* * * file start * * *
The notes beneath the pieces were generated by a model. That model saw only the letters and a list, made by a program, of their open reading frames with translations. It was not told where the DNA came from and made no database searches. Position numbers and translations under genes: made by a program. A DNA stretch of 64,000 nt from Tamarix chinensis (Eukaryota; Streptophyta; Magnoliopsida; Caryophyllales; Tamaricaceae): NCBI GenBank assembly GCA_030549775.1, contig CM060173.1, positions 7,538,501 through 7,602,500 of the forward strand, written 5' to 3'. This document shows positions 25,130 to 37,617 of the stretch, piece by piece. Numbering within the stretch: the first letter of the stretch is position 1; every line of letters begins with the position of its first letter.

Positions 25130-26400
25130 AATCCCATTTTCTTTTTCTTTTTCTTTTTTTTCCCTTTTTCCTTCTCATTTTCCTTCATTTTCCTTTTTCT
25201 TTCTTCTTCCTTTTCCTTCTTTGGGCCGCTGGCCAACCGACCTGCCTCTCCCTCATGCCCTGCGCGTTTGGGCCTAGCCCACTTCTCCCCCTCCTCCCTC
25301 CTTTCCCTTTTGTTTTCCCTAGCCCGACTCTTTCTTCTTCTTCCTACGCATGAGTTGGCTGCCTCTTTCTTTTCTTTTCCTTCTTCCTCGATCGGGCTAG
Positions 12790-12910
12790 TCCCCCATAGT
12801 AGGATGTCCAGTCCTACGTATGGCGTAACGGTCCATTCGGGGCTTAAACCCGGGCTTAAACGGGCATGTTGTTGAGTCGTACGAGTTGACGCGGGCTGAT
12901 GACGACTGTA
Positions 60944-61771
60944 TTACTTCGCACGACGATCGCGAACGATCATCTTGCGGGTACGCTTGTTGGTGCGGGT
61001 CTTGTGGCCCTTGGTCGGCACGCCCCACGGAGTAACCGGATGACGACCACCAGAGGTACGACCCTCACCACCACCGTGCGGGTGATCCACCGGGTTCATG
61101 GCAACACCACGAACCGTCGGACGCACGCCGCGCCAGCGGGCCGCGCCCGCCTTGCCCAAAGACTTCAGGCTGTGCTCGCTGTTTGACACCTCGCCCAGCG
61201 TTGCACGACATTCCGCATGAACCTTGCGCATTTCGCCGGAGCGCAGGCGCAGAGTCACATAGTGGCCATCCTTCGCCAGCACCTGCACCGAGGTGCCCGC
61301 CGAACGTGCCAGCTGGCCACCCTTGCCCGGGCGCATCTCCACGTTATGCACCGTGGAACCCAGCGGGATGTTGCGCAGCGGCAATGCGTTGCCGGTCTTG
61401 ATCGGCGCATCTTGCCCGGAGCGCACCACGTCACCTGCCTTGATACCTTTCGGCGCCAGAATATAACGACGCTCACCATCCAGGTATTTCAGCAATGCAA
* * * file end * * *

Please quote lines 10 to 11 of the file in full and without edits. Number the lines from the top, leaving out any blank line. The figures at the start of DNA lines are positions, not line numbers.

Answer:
Positions 60944-61771
60944 TTACTTCGCACGACGATCGCGAACGATCATCTTGCGGGTACGCTTGTTGGTGCGGGT